One feature appears to remain standard: the assumption of the female body as an incubator of population health, both in the immediate present and, according to current understandings of epigenetics, for two generations (at least) into the future. A second notable feature is the increase in individualising and responsibilising discourses relating to well-being. These features provide a rationale to justify the surveillance of particular bodies. In South Africa, the focus is usually black women, with often moralising inferences and judgmental interventions in their lives in the interests of individuals and populations yet to come. A third is the growing reliance on measures designed in the global North, tested in the South and assumed to be universal. This is particularly the case for technologies such as ultrasound, but it is also true even when attempts are made to standardise using a wider sample base, such as in the WHO Growth Standards. Both ideas about maternal weight and child development draw on such standards.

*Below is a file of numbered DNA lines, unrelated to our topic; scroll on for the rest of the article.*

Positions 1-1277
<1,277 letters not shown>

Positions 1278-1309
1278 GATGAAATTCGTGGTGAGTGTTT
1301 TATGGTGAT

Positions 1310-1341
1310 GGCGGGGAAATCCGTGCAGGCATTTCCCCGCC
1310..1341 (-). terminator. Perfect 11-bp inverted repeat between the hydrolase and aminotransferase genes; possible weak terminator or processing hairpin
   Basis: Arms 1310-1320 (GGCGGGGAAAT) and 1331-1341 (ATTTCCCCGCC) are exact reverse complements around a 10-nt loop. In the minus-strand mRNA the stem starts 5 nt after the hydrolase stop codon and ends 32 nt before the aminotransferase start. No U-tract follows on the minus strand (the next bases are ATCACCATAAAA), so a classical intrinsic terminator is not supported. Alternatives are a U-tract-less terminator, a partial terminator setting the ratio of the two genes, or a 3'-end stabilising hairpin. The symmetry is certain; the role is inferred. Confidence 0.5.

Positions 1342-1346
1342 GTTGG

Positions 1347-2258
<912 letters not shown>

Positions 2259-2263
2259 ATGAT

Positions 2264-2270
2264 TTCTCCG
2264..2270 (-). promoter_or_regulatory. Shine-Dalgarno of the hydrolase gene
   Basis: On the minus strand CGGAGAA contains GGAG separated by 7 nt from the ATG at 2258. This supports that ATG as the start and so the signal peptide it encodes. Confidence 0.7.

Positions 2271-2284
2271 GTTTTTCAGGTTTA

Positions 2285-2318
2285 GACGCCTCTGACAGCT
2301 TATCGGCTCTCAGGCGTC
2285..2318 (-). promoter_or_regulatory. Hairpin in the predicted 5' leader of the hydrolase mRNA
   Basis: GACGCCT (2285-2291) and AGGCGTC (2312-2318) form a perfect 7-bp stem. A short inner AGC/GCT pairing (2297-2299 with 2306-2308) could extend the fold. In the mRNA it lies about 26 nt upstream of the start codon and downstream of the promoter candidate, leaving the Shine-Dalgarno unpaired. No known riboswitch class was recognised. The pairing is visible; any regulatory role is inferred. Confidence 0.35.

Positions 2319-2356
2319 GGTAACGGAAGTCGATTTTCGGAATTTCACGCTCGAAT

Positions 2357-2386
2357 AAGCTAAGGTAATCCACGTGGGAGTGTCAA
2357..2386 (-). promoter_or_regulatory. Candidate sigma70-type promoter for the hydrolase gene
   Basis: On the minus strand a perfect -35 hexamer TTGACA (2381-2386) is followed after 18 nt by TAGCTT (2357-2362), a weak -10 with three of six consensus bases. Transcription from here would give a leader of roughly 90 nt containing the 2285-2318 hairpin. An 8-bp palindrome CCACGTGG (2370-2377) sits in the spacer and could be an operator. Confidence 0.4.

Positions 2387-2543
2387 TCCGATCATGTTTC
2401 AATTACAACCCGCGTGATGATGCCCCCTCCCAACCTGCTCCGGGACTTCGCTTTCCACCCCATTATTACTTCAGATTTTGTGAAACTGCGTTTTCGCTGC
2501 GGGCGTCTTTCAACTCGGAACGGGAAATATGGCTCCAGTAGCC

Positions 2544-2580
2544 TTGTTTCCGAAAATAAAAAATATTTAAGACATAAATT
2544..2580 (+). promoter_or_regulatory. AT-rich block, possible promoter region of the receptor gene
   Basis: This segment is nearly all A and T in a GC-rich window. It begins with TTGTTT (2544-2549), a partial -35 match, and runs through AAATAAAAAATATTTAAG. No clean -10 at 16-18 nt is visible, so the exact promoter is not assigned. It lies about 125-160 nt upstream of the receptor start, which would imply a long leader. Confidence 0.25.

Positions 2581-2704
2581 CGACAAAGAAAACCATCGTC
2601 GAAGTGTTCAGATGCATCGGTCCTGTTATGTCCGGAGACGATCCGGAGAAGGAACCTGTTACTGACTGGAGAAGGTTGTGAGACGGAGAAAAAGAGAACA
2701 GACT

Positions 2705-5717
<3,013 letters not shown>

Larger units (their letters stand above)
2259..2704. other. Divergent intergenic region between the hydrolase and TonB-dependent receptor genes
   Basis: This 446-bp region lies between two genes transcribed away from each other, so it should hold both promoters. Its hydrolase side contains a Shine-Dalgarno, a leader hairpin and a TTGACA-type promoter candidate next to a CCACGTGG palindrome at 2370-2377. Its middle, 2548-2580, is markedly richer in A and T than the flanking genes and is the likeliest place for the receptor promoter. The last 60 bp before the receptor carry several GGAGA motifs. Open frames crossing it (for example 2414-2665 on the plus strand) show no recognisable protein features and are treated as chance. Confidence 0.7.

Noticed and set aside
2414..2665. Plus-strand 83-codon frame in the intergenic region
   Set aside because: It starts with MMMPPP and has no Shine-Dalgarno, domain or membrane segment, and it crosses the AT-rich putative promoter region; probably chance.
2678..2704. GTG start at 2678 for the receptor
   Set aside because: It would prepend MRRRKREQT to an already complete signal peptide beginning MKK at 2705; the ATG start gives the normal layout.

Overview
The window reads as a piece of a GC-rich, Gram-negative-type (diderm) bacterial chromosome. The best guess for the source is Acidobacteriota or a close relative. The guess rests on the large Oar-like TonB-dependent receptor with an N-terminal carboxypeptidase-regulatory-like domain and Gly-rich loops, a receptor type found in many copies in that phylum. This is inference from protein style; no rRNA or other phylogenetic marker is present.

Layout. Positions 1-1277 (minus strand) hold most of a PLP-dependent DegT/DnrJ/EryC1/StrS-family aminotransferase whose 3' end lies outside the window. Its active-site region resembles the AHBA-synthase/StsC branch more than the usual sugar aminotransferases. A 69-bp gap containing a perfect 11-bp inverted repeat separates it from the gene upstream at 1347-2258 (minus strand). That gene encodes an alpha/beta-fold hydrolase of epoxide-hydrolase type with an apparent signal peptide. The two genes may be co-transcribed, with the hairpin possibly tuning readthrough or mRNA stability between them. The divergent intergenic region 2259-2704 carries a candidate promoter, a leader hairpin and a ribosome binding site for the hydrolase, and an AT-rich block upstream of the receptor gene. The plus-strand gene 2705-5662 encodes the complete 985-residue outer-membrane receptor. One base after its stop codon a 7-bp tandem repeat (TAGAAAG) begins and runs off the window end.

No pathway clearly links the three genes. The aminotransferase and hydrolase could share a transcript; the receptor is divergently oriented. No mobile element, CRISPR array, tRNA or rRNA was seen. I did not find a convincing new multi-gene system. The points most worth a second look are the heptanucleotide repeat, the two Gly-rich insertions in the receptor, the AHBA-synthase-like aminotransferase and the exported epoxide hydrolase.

The outcomes of interventions are diverse and not all of them necessarily work in favour of either individual or population health over the long term. Here are some examples. Medically unjustifiable caesarian sections are implicated in reduced rates of breastfeeding, thus working directly against South Africa’s commitment in the Tshwane Declaration on exclusive breastfeeding for 6 months, itself a technology intended to improve infant health and reduce mortality rates, especially among at-risk populations.